Dec. 11 (Bloomberg) -- Fidelity Investments, the second-biggest mutual-fund company, said it will cut fees on index mutual funds as a price war with BlackRock Inc. and Vanguard Group Inc. heats up.
The firm will make it cheaper to invest in 22 of its funds, including the Spartan series, by cutting fees and lowering the minimum required to invest in the most inexpensive retail share classes, Boston-based Fidelity said today in a statement.
Providers of exchange-traded funds including BlackRock, Vanguard and Charles Schwab Corp. have announced cost and fee-cutting measures in the past three months as fund firms fight for clients pouring into passive investment funds. Investors have deposited $306 billion in actively managed mutual funds through October since the beginning of 2010, compared with $536 billion in ETFs and index mutual funds, according to the Investment Company Institute.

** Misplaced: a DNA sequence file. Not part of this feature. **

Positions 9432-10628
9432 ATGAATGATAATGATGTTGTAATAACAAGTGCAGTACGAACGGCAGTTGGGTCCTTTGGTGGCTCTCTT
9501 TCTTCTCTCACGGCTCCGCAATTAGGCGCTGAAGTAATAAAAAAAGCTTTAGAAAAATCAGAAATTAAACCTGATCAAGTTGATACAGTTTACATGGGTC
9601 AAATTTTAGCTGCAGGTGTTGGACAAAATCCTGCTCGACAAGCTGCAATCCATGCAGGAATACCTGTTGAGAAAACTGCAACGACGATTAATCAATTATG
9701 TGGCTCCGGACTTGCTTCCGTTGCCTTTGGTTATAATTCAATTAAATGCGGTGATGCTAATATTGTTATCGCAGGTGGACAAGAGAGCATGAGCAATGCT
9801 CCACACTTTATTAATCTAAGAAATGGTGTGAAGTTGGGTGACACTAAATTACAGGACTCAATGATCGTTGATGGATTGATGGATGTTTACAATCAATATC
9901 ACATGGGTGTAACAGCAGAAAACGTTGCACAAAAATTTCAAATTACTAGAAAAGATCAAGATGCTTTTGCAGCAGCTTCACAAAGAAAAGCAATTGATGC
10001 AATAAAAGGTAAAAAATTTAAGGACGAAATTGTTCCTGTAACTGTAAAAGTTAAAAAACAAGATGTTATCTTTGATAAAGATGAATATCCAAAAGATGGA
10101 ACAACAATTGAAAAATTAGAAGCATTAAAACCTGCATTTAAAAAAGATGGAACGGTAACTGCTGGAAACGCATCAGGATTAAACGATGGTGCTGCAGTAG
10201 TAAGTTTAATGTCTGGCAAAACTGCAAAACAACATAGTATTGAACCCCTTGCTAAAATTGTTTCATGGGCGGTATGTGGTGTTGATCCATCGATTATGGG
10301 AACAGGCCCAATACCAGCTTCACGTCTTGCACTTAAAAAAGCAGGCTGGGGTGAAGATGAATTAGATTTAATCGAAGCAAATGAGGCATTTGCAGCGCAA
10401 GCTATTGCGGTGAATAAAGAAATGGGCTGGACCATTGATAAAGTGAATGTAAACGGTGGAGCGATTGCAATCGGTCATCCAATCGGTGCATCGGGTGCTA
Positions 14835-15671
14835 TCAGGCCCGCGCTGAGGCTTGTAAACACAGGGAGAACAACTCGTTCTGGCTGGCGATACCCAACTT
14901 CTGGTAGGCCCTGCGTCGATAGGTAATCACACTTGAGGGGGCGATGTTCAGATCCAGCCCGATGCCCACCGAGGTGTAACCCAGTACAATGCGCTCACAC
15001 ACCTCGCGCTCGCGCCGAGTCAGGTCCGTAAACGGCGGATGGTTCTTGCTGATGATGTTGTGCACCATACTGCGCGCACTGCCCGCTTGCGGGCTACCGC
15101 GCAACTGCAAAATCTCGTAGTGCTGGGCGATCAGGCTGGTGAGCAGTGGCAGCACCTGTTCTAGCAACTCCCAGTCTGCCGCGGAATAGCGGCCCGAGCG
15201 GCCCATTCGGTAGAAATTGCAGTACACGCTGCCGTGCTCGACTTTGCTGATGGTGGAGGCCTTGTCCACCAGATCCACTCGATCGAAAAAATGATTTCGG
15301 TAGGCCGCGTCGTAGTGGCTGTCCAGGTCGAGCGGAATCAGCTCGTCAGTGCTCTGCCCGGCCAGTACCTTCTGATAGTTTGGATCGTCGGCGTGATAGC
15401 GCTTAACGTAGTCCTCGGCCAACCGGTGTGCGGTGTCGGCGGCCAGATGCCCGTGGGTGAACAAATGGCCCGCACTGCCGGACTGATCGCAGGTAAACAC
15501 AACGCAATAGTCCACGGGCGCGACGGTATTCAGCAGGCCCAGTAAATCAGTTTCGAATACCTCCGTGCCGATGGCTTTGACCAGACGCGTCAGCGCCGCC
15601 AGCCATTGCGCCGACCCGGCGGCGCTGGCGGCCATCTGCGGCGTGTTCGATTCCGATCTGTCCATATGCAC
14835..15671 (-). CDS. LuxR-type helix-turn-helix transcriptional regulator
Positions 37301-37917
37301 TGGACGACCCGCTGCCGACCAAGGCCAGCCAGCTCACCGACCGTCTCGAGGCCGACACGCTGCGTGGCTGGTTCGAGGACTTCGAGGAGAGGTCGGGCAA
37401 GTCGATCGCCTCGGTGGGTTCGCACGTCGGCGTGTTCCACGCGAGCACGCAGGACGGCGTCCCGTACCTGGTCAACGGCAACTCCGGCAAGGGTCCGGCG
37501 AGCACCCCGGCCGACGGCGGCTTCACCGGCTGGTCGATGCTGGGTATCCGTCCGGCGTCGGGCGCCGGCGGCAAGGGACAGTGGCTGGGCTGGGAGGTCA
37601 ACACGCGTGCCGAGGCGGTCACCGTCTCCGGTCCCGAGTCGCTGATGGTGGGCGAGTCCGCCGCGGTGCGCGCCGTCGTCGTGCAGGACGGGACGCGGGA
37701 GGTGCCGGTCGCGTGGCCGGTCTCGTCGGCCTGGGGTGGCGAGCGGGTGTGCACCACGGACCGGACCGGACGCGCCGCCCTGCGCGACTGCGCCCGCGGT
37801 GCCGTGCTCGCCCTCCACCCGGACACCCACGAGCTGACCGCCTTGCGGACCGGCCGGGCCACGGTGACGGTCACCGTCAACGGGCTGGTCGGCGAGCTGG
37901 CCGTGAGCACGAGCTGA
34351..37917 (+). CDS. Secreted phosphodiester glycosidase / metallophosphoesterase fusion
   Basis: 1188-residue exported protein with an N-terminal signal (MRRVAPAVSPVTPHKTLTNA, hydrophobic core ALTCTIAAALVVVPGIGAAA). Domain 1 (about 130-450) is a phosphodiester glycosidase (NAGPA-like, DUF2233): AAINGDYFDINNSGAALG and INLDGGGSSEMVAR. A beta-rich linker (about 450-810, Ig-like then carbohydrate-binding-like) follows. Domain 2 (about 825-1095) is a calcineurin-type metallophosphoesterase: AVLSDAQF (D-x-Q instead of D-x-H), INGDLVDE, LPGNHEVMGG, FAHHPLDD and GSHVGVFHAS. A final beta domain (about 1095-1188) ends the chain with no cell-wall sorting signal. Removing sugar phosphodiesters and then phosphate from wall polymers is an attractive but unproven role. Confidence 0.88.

“These latest moves are another example of our commitment to providing workplace retirement plan sponsors and individual investors access to a wide-array of high-quality index funds at some of the most competitive pricing in the industry,” J.S. Wynant, Fidelity’s executive vice president for investment product management and research, said in the statement.
Fidelity’s $48.5 billion Spartan 500 Index Fund is the fifth-largest equity index mutual fund in the U.S. Vanguard runs the remainder of the 10 top funds. Fidelity’s $16.2 billion Spartan U.S. Bond Index Fund is the fourth-biggest U.S. index fixed-income mutual fund. Vanguard offers the top three.
Fidelity manages about $1.6 trillion for investors, including $893 billion in U.S. stock and bond mutual funds, according to research firm Morningstar Inc. Vanguard is the biggest mutual-fund company, with $2.2 trillion in assets, including $1.5 trillion in U.S. mutual funds.
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